Container Potting Soil Requirements

To Grow Healthy Container Plants, You’ve Got To Have Good Soil

What Type Of Potting Soil Is Best For Healthy, Long-Lasting Container Gardening?

The first part of the answer is: probably not the soil from your garden. The soil from your garden most likely is not acceptable to use in your container plantings. Why? Most gardens have soil that contains a high percentage of clay.

Clay is not helpful to your plants happiness. What is clay like when it’s wet? Right … it can be squished into a ball and retain the shape. What is clay like when it’s all dried out? Right again … it turns into a rock hard lump.

Clay will not support healthy growth in plants. The soil on my property is lousy – too much clay content. It supports grass growth and that’s about it. I had to drastically amend it before I could even set a plant in the ground. I removed load after wheelbarrow load of clay clods.

Think about a plant’s roots in soil that has too much clay. The little roots struggle to spread through the dirt. And, if you’re in a very rainy area, the roots stay soggy too much of the time. If you’re in a dry area, the dirt bakes as hard as a rock.

You Want A Nice Friable Potting Mix

The Soil In Your Container Need To Allow The Plants Roots To Breath

The Mix Should Be Porous Enough To Allow Air And Water To Reach The Roots

It needs to retain water well, but not stay soggy. It should drain fairly quickly but hold in enough moisture to keep the roots evenly moist. Most of the potting soil mixes available are very suitable for container gardening.

Soilless mixes: There are two schools of thought on using this type of potting soil. Some say “it’s just fine to use – we prefer it.” The other group of container gardeners wouldn’t touch this type of potting soil with a ten-foot pole.

Now for my opinion: I’ve used all kinds of potting soils over the years for all sorts of plants. Soilless potting soil is very lightweight, is basically sterile and contains little nutrients. Even if the package states that a slow-release fertilizer has been added, I don’t use it as my first choice when planting in containers. Why?

Well, there is the issue of this type of mix being very lightweight. It doesn’t help weigh down your container – which helps stabilize it should a big gust of wind come along. Also, with taller/larger growing plants, their root systems are not “held in” as well by this light mixture. Your plants may fall over once they grow large enough.

You’ve really got to keep an eye on the moisture level if you use a soilless mix. This stuff dries out fast! If you’ve got it in a terra cotta planter, well the terra cotta naturally acts like a wick, pulling moisture out of the soil. Put these two together and good luck in really warm weather, let alone hot hot weather! You’ll probably be watering more than once a day.

All this being said, you can have decent growing success with a soilless mixture. But again, I advocate using a medium that contains soil.

Making Customized Potting Soil

Many Successful Container Gardeners Make Their Own Special Soil Mixes

If you’ve got a lot of containers to plant, or can’t find a soil mix that you really like, then make your own. (You will probably find that you’ll save some money by doing this, also.) I amend packaged potting soil 99% of the time. What I add depends on the type of plant I’m planting.

I’ve provided 6 plant-specific recipes for making very good quality potting soils for your container plantings on the following page: Homemade Potting Soil Recipes for Container Gardening.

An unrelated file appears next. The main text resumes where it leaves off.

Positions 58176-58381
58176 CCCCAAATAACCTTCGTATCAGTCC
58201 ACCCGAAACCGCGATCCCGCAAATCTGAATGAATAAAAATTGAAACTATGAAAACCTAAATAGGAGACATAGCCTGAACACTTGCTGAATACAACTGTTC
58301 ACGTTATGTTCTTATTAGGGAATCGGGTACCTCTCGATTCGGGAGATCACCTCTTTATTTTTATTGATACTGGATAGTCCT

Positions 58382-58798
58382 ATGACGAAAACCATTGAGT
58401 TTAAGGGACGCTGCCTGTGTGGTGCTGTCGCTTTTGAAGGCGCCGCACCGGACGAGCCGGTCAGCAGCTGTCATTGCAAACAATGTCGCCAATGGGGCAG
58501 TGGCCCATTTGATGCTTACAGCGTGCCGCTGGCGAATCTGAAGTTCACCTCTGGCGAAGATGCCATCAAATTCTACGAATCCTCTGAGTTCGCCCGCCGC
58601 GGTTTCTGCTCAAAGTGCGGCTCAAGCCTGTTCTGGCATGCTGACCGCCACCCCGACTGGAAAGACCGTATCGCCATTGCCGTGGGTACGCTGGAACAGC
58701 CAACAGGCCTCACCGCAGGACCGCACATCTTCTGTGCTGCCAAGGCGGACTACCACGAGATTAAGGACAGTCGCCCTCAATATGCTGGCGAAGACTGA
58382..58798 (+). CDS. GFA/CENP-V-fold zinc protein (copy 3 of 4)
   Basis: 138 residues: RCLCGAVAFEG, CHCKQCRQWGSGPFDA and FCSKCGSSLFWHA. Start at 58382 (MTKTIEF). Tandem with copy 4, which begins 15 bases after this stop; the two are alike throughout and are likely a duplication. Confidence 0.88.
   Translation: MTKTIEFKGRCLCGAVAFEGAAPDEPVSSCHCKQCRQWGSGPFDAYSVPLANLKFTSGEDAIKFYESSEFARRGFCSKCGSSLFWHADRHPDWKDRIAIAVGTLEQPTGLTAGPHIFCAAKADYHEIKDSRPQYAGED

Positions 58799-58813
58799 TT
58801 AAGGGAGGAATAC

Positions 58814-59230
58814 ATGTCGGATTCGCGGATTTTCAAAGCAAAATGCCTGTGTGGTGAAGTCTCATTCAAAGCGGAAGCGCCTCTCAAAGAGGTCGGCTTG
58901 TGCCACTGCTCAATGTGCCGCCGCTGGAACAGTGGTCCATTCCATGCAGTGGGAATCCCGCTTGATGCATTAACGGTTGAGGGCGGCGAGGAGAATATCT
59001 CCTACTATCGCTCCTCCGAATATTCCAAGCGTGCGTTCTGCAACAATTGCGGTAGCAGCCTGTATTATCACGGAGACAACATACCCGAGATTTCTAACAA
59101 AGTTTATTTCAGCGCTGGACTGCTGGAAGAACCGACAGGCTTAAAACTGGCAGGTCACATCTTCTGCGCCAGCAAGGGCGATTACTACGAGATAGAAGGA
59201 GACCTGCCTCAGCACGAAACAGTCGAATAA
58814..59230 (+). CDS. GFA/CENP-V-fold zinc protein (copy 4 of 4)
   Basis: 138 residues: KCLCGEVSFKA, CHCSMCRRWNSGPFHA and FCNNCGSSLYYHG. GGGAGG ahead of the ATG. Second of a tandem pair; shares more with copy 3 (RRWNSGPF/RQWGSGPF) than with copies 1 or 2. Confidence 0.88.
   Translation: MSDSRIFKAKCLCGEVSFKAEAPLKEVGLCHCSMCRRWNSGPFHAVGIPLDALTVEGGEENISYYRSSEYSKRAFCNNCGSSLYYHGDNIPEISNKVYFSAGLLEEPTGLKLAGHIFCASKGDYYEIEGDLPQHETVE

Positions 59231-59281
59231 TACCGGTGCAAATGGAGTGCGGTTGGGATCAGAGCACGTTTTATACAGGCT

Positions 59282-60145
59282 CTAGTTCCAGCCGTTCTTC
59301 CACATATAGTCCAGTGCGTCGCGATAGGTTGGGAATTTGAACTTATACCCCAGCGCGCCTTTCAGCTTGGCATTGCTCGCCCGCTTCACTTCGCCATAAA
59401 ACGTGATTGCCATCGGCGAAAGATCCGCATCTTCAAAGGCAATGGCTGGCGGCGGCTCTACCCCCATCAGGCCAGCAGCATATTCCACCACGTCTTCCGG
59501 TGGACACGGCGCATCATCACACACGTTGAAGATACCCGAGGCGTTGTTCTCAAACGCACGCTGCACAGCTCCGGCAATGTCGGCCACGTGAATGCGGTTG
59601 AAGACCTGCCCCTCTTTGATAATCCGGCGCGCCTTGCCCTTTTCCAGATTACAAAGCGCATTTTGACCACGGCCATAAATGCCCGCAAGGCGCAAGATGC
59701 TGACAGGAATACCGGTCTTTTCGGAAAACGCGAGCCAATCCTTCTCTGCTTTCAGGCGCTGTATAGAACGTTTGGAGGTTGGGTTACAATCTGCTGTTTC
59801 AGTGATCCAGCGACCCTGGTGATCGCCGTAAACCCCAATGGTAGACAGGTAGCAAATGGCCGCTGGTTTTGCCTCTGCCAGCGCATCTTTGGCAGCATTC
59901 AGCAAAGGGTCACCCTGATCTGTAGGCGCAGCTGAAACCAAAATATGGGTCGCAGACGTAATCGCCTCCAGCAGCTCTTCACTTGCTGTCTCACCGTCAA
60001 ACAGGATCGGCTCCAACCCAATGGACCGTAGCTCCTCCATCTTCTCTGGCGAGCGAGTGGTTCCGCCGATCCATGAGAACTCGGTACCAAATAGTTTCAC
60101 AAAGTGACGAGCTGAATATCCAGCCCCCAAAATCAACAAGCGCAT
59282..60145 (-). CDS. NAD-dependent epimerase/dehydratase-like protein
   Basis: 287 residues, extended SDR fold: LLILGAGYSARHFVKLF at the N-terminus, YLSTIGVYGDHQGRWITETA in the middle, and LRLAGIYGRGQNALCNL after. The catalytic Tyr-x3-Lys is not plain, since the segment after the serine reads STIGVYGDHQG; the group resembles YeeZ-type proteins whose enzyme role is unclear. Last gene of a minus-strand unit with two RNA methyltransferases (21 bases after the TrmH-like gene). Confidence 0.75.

Since We’re on the Subject of Good Quality Soil, Let’s Talk About Nutrient Requirements

Plants in containers will use up nutrients rather quickly. Because water drains rapidly from good quality potting soil, the fertilizer is slowly washed out as you water.

Remember to fertilize often. I use a granular water soluble mixture and get great results. Other gardeners prefer liquid fertilizers, such as fish emulsion. Whatever your preferred fertilizer, just follow the feeding instructions on the package.

How much fertilizer? Some experts recommend diluting any type of fertilizer to ½-strength for containerized plantings. Personally, I have always mixed my fertilizer full strength and have always had healthy plants. I have not had a problem with excessive salt build-up, either. You make up your own mind on this one! 🙂

How often to fertilize? Most container plantings have to be watered at least once a day in hot weather. And because of this, fertilizer requirements normally increase. I have found I really ought to fertilize my most demanding/heavy feeders about every 7-10 days, like my Brugmansias. I’ll admit that I sometimes go longer than that (shame on me!). The Brug’s let me know if I’ve been lax … I can tell by the color of their leaves.

But you know what, even though I’ve read many articles stating that container plants need almost weekly feedings, I’ve not always found that to be the case. I’ve got some plants that have lived in containers for years, and I fertilize them once a month during the growing season. They are quite healthy and robust.

You know … I’m no specialist when it comes to fertilizer requirements, but I’ll tell you, I do have years and years of experience with growing all kinds of plants in containers. I really think you just need to pay attention to what your plants look like and if they are or aren’t flourishing.

Research and learn about the growing habits
and needs of each plant you cultivate.
Watch how they grow, the color of their leaves, etc.
Use your common sense when it comes to your
fertilizing schedule for your containerized plants.

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